"Here's the deal," fast-talking theater producer Felix Artifex intones into a phone as he attempts to persuade a cocky movie star to act in an ambitious new Broadway play about the French Revolution. For the next 90 minutes, Mistakes Were Made (which is also the title of Artifex's production) revels in the art of the deal. This typically irreverent offering from the Midnight Company is a breezy spoof about the wreckage that occurs when art and commerce collide.
As he strives to assemble his Revolutionary package, Felix depends on phone calls to keep the deal alive in the same way trauma victims are sustained by transfusions. But because Felix must navigate a slippery world where no one will simply say yes, he resorts to a twisted kind of doublespeak. "You can't tell a thing is doomed until you try it," he insists with the kind of perverse logic that once motivated George Armstrong Custer. As Felix attempts to cajole and placate actors, directors, playwrights, agents and theater landlords, Mistakes Were Made settles into a groove so surreal that it doesn't even seem wrong when Felix's only confidante turns out to be a goldfish named Denise.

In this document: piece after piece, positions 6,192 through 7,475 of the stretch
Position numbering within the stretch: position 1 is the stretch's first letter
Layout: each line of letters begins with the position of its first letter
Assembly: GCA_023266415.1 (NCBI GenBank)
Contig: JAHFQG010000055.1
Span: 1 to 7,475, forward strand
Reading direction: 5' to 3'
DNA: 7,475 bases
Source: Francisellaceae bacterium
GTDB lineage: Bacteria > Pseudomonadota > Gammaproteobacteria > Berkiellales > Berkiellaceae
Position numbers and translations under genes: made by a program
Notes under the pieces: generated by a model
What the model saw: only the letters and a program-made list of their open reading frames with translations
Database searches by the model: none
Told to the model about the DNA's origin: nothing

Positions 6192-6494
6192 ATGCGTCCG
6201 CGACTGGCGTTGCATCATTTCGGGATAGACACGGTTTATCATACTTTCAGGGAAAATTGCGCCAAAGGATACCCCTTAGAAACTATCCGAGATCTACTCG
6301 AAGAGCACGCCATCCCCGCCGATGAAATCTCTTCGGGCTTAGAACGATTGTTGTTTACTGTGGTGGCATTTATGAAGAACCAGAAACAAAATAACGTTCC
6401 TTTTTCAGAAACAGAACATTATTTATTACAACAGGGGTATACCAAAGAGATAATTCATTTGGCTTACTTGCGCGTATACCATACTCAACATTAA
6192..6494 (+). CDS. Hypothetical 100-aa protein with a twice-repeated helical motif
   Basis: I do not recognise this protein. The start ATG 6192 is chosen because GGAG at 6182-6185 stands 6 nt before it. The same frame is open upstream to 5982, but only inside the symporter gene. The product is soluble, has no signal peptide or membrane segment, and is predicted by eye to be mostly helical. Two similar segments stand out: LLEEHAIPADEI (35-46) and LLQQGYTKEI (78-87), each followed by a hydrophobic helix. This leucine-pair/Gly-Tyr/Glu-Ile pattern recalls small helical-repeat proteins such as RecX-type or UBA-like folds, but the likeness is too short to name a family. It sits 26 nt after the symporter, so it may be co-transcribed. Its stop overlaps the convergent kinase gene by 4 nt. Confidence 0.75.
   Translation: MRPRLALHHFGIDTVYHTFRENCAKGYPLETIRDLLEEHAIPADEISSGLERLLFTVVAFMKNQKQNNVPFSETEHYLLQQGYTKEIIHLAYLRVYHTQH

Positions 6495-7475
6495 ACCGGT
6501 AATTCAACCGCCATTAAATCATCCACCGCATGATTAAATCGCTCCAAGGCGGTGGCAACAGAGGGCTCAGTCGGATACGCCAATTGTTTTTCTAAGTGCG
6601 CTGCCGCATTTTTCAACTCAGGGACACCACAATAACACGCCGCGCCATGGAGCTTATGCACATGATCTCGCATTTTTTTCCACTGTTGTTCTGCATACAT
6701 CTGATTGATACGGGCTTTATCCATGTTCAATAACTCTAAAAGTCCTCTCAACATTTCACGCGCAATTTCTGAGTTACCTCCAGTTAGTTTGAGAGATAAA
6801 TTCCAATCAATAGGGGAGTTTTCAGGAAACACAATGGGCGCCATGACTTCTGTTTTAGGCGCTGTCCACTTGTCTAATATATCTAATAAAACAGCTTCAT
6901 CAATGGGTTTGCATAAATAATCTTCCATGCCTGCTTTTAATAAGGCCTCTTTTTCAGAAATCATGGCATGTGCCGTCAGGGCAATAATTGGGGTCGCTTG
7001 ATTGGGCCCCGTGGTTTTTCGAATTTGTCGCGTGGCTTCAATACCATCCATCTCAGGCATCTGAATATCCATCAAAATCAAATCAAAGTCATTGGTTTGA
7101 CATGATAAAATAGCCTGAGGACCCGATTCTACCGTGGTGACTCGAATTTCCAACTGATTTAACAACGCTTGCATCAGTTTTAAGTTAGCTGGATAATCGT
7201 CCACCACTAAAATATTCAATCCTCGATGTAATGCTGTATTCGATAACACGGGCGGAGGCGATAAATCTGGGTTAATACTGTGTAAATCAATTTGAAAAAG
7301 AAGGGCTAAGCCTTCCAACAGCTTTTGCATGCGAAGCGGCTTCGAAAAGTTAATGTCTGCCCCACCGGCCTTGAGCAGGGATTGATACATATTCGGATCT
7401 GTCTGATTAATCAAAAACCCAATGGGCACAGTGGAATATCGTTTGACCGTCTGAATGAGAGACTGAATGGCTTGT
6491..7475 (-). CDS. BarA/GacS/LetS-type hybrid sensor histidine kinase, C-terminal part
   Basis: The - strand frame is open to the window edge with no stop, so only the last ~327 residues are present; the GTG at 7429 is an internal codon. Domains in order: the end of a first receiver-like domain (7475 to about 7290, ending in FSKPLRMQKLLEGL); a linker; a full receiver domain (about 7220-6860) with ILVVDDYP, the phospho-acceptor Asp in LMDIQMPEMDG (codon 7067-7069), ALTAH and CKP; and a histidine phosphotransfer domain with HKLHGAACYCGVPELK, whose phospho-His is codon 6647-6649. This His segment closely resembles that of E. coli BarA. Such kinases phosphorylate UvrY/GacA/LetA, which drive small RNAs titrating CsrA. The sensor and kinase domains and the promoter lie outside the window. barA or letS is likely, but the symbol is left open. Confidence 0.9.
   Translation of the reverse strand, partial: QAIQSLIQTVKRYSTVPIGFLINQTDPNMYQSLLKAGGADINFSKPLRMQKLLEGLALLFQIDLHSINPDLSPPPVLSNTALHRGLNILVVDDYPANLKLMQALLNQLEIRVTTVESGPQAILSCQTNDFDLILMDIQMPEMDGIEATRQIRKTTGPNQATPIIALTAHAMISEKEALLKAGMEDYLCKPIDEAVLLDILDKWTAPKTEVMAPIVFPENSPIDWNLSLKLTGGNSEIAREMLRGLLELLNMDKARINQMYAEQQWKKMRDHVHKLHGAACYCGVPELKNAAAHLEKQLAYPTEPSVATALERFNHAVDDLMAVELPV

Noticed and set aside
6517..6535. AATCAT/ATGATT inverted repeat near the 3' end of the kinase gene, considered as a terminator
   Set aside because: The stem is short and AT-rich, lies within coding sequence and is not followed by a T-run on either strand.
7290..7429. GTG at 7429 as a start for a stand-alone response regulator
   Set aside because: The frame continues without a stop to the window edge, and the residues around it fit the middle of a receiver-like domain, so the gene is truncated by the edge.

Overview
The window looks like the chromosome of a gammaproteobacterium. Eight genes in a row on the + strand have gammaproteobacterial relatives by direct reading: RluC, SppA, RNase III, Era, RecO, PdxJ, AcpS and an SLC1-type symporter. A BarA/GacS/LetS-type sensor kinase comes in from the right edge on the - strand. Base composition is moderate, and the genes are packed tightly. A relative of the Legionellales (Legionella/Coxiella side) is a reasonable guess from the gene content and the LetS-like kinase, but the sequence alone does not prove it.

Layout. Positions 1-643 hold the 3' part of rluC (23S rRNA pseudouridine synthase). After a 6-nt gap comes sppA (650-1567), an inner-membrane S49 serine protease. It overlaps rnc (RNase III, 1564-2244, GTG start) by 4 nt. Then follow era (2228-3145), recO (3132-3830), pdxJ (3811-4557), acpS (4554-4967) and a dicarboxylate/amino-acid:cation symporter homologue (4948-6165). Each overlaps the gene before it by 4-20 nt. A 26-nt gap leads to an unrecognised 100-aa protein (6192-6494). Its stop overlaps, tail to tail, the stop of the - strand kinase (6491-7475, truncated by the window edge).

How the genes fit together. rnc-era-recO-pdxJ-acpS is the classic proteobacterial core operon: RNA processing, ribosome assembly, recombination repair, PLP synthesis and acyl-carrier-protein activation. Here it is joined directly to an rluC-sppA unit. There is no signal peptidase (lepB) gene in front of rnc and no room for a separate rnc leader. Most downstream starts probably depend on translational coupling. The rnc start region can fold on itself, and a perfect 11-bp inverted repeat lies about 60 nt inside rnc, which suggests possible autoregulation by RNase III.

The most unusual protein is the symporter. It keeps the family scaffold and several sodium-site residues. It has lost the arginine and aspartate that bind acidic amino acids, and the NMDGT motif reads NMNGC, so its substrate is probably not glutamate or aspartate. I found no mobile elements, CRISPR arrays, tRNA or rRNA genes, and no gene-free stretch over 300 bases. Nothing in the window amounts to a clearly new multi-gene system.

It does, though, seem slightly self-serving that in this intermissionless marathon by Craig Wright, the sole uncorrupted presence (goldfish aside) is the playwright. Wright might have made a more persuasive case for his lofty profession had he written a tighter script. (The subplot about Felix's venture into sheep dipping as a financial investment enhances the evening not at all.) There's no question that Joe Hanrahan delivers a gung-ho performance as the harried producer. But the play feels so overwritten that by evening's end, Hanrahan's bravura has as much to do with endurance and memorization as with the nuances of portrayal.
Hanrahan receives charming support from Emily Piro as his vigilant secretary, Esther. As fresh as the flower in her hair, Esther personifies the naiveté Felix doubtless felt for theater back when he was a neophyte.
Although there are only two actors onstage, the play (directed by Sarah Whitney) receives additional support from a poster on the office wall that promotes one of Felix's earlier productions. The poster simply states: SHATNER – LEAR. William Shatner's Mona Lisa stare peers down on Felix's desperate monologues as a sorry reminder of theater gone wrong. But Shatner's impassive gaze — indeed, his very career — also reminds us that theater practitioners are blessed with more lives than the proverbial cat. If Mistakes Were Made fails to open on Broadway, not to worry. A musical version of To Kill a Mockingbird with Miley Cyrus as Scout Finch is waiting in the wings.
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